Passport Problems

By Nick Baker   |   Friday, 22 April 2016

Khin Myat can’t contain her excitement.

The aspiring travel writer seems to have limitless ambition when listing the countries she hopes to visit.

“I want to go everywhere,” she recently told The Myanmar Times.

Click image to expandClick image to expand

There’s only one problem – as a Myanmar citizen, Ma Khin Myat holds one of the most restricting passports on the planet.


Myanmar passport-holders can travel to just 42 out of a possible 218 countries without applying for a visa. This ranks 10th-last globally, tied with North Korea and conflict-stricken Burundi.

While some visas are relatively simple to apply for, many involve an arduous process that can require invitation letters, proof of assets, certificates of employment and more.

It’s a fact that Ma Khin Myat is all too familiar with.

She has so far travelled to five countries and said it was “very difficult” applying for some of the visas.

One example cited was Taiwan. Ma Khin Myat said she needed to first go to the Ministry of Foreign Affairs in Nay Pyi Taw then to the Taipei Economic and Cultural Office in Bangkok, only to find her paperwork was incorrect.

“Visa processes are discouraging young people like me from traveling,” she said.

Negotiating these labyrinthine processes is a big part of Aung Myat Lwin’s job.

The travel agent at Oriental Century organises a variety of visas on behalf of his clients.

“We often need many documents from our travellers,” said Aung Myat Lwin.

“Japan and South Korea in particular require a lot, like bank statements, property information, business details and so on. Some people just don’t have these. It’s not easy.”

“My clients have the money to visit places and the actual visas aren’t too expensive, but the process is such a barrier.”

But he said there had been some recent good news on this front.

Myanmar's passport is one of the most restrictive in the world.Myanmar's passport is one of the most restrictive in the world.

Since September 2015, Myanmar peopleno longer need a visa to visit Thailand if arriving by air for trips of 14 days or less. Aung Myat Lwin said he had noticed a spike in travel to Thailand since then.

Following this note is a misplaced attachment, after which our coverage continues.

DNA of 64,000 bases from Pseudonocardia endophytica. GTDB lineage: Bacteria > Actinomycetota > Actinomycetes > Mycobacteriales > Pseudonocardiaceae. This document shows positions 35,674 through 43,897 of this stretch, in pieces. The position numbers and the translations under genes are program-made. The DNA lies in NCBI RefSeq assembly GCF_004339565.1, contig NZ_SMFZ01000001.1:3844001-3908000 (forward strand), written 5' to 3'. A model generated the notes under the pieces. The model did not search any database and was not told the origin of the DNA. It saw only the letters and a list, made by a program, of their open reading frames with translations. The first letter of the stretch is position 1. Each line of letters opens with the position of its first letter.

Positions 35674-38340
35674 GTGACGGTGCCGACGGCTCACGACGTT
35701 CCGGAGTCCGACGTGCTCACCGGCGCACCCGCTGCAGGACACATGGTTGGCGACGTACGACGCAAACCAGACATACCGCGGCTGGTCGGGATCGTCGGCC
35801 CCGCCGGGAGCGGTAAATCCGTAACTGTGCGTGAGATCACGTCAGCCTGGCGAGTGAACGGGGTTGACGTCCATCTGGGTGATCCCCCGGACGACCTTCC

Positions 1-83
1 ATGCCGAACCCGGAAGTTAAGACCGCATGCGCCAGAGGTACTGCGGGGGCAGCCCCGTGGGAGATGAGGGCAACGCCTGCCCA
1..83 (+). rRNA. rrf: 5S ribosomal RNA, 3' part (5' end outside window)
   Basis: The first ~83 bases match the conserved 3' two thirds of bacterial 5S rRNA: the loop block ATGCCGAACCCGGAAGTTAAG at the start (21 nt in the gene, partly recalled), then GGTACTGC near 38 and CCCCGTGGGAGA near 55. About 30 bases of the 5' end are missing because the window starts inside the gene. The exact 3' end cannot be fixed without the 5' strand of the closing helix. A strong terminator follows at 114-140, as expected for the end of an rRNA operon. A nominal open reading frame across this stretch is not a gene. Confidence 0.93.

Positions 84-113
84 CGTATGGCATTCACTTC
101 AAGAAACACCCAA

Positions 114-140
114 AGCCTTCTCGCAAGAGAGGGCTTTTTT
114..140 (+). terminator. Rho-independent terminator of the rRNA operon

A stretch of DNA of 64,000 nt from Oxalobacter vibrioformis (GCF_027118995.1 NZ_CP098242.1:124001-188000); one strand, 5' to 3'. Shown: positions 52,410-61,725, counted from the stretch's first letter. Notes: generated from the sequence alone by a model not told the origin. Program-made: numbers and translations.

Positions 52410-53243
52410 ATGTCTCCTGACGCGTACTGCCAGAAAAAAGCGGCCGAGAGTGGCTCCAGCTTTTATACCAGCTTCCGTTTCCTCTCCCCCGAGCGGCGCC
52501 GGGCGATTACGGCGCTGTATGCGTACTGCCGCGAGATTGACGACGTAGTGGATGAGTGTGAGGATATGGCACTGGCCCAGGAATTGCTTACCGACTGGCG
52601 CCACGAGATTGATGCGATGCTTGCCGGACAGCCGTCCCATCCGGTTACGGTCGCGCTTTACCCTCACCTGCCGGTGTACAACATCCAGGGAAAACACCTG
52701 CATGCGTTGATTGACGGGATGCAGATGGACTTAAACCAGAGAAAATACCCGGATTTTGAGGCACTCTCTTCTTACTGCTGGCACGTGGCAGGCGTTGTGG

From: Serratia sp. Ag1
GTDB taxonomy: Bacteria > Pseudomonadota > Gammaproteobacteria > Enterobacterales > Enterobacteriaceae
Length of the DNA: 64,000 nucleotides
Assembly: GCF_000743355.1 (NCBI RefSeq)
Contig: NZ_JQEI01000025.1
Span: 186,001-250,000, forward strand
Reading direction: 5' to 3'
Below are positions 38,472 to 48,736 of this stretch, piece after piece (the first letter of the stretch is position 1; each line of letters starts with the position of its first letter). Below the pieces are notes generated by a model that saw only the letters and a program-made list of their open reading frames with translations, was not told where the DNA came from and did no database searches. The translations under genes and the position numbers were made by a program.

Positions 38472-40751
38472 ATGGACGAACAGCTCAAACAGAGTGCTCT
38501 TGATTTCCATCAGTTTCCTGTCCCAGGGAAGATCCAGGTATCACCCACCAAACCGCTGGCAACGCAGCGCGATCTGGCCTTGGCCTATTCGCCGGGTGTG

Myanmar passport holders can also enter six other ASEAN countries visa-free: Vietnam, Cambodia, Laos, Indonesia, the Philippines and Brunei. ASEAN member states have been discussing a visa-free travel arrangement for the entire bloc since 2006, but to little avail.

Several ASEAN bodies endorse this idea, such as the ASEAN Tourism Association (ASEANTA).

“The confusing mix of visa requirements and visa prices … is a major barrier,” said the president of ASEANTA, Aileen Clemente. “Visa-free travel would substantially ease mobility.”

Clemente said that visas inevitably meant much more advance planning.

“Travellers cannot finalise plans since everything is tentative,” she said. “Unlike a visa-free situation, where travellers can go ahead and plan spontaneous trips.”

It remains unclear how much time and resources the Ministry of Foreign Affairs (MOFA) is investing in new bilateral visa-free arrangements. But the issue seems to be on the radar of officials.

“In my opinion, Myanmar people gain many benefits from visa-free travel,” said MOFA director general U Sein Oo. “People-to-people contact is very important these days.”

He said such arrangements would also have economic benefits for both the countries concerned.

The Myanmar Times contacted the embassies of Australia, Japan, Singapore, South Korea, the United Kingdom and the United States in Yangon. Myanmar travellers need a visa for all of these countries.

Those that replied indicated no immediate plans to change visa arrangements despite Myanmar’s ongoing political and economic developments.

However, spokespeople for the Australian, Singaporean, UK and US embassies said they were committed to further assisting Myanmar people navigate their visa processes.

The Japanese and South Korean embassies did not reply.

On a more positive note, Trevor Wilson, a former Australian ambassador to Myanmar who now works at the Australian National University’s Department of Political and Social Change, said the process of actually obtaining a passport here had dramatically improved.

“In previous times, it was easier to get a Myanmar passport if you were a Myanmar official travelling on official business,” he said. “In recent years, it has been much easier for ordinary Myanmar citizens to obtain passports. Even people not from wealthy families can do so.”

He said that the lifting of residual sanctions against Myanmar could see the passport gain improved standing internationally.

“The new NLD government may [also] result in an improvement in the treatment accorded to Myanmar passports by some other countries,” he said.

In the meantime, Khin Myat will keep trying to travel, despite potential visa obstacles.

She said there will hopefully be a few more international entries on her travel blog soon.

“Travel is the best education. It can give you ideas. It can change you,”she said.

“If the world really cares about us then travel should be made as easy as possible.”